Sleeping Problems and, Anxiety and Stress—A Two-way Street

Sleep plays a vital role in an individual’s physical and mental well-being. It acts as a reset button that triggers body’s restorative processes and gives mind the time to process emotions in order to recognize and react appropriately. Regular good quality sleep is essential for proper brain functioning, repair of heart and blood vessels, and overall physical and emotional healing.

Sleep provides the nerve cells an opportunity to shut down and repair themselves meanwhile, without which they might get exhausted and start malfunctioning. In today’s fast paced world however, we often neglect our sleep just to meet the worldly demands and get things done. According to a 2014 survey, less than 50% of survey participants across the world claimed to be sleeping well at night.

Most healthy adults require seven to nine hours of sleep for healthy functioning, though the sleep requirement may vary from person to person slightly. Absence of adequate sleep often leads to impaired judgment, slower reaction times, and brain fog.

During the past few decades neuroscience has advanced a great deal but unfortunately sleep still continues to remain largely a riddle. However, what’s a known fact is that sleep like air, water, and food is indispensible for us. Sleep deprivation creates a sleep debt that our body is going to demand to have squared up with at some point.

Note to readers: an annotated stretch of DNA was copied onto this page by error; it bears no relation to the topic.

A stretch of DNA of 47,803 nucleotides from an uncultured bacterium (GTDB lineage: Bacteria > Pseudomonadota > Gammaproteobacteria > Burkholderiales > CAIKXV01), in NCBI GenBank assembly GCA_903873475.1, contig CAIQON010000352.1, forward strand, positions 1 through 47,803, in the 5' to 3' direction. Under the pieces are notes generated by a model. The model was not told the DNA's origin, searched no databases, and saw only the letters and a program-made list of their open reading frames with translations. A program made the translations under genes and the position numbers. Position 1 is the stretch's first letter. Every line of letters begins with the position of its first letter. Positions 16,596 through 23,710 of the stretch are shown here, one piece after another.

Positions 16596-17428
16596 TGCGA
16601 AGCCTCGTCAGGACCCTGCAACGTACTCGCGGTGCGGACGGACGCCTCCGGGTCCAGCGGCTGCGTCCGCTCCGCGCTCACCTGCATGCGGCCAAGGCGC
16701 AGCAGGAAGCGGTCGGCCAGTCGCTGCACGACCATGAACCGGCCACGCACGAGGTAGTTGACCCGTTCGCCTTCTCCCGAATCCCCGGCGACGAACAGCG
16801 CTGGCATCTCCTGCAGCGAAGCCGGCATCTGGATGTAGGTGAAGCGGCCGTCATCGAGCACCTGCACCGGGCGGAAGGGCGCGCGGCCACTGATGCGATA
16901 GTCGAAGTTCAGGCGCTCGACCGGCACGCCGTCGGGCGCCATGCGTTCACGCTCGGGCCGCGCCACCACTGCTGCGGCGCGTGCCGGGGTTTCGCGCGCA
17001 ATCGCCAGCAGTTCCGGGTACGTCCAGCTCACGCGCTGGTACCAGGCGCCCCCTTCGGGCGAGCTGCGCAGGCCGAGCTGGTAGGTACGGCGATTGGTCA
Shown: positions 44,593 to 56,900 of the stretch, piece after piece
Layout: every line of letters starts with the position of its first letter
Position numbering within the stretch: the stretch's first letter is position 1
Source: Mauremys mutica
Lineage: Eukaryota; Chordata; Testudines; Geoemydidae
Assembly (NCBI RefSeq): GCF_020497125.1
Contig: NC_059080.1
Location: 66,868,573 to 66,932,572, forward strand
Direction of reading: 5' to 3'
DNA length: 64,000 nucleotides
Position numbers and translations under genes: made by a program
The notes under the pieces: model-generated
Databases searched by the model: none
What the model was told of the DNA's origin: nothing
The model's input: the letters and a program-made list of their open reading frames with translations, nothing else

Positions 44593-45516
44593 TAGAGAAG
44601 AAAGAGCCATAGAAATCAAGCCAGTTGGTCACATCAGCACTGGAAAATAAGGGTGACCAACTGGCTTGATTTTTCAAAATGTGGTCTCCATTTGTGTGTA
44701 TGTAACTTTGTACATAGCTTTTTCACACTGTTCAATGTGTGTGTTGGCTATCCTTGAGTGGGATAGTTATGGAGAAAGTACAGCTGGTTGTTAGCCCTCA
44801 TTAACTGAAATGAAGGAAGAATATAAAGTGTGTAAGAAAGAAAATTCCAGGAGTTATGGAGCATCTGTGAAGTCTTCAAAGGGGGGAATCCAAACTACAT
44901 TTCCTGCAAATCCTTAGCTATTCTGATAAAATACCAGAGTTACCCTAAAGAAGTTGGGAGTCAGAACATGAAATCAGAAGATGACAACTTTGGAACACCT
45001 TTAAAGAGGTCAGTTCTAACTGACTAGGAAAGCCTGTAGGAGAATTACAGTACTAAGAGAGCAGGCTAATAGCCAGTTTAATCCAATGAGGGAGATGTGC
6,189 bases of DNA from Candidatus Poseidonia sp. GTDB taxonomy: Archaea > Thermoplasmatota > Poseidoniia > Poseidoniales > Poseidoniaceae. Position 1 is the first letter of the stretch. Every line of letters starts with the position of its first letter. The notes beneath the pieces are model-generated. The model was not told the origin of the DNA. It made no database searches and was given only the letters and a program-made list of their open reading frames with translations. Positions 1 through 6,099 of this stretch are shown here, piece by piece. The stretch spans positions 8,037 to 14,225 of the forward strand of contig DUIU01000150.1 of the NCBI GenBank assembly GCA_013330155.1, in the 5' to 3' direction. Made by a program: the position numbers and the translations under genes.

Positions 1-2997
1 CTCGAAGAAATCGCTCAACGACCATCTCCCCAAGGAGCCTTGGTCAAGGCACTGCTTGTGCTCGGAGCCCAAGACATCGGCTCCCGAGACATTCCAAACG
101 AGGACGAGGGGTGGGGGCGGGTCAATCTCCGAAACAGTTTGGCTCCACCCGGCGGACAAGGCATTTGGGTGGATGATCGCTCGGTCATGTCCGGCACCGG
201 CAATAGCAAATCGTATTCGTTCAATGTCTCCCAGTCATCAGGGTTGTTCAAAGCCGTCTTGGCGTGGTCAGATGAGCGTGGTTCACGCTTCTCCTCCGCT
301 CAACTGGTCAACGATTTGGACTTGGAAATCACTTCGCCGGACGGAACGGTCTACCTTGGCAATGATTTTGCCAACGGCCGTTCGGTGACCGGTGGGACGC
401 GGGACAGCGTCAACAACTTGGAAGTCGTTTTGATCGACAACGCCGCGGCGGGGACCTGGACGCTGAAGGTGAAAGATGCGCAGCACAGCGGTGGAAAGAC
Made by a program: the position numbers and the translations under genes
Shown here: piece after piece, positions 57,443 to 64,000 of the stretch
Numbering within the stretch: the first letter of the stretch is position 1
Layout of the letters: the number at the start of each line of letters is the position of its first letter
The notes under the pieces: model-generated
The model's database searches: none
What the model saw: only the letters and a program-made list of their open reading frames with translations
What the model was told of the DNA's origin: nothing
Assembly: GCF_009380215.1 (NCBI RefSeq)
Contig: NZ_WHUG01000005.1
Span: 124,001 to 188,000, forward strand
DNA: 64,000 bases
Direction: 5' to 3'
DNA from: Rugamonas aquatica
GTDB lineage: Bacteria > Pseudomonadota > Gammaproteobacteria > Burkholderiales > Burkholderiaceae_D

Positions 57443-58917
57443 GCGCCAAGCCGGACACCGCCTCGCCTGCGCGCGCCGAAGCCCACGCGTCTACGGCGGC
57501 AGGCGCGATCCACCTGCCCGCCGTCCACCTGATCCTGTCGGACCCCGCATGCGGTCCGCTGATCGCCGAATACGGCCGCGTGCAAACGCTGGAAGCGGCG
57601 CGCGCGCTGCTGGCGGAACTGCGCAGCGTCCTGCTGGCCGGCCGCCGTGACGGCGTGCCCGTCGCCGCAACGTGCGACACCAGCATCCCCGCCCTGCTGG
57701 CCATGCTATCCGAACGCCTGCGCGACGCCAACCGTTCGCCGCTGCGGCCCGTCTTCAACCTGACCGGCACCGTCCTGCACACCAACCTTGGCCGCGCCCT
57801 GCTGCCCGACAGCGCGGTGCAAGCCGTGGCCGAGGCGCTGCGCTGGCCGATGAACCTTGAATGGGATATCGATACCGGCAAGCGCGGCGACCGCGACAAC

Sleep Deprivation, Anxiety, Stress: Causes and Interrelation

Sleep deprivation may be caused due to various medical (painful ailments), environmental (light, noise, or extreme temperatures), or psychiatric (depression and anxiety disorders) conditions. The causes may be different, but sleep deprivation, indiscriminately, results in disruption of body’s natural slumber cycle in all cases.

Life stresses like job loss or change, passing away of a kith or kin, a temporary illness, or environmental factors usually trigger acute or short-term insomnia or sleeplessness. On the other hand, factors such as chronic stress, anxiety disorders (GAD, PTSD, etc.), depression, and chronic pain or discomfort at night, usually result in chronic or long-term insomnia that occurs at least three nights a week and continues for a month or longer. Ruminating in bed on daily basis about pending works, unresolved issues, and emotionally devastating long-term life-changes, or excessive worrying about future uncertainties are some of the common reasons leading to chronic insomnia.

Most people who experience persistent stress and anxiety or panic attacks on a daily basis report that they have trouble sleeping. While stress and anxiety interfere with sleep, sometimes it becomes difficult to tell whether one is having trouble sleeping because of anxiety, or one is anxious because one can’t sleep. Actually, it may be both. Whereas stress and anxiety can cause sleeping issues, or worsen existing ones, lack of sleep can also cause an anxiety disorder.

It has been demonstrated that sleep debt can have severe ramifications on one’s anxiety levels. A study has shown that grave sleep deprivation leads to an increase in one’s state of anxiety, depression, and general distress in comparison with individuals who had a normal night of sleep. According to another study, individuals who were sleep deprived reported a greater spike in anxiety during tasks and rated the likelihood of potential disasters as higher when sleep deprived, as compared to when rested.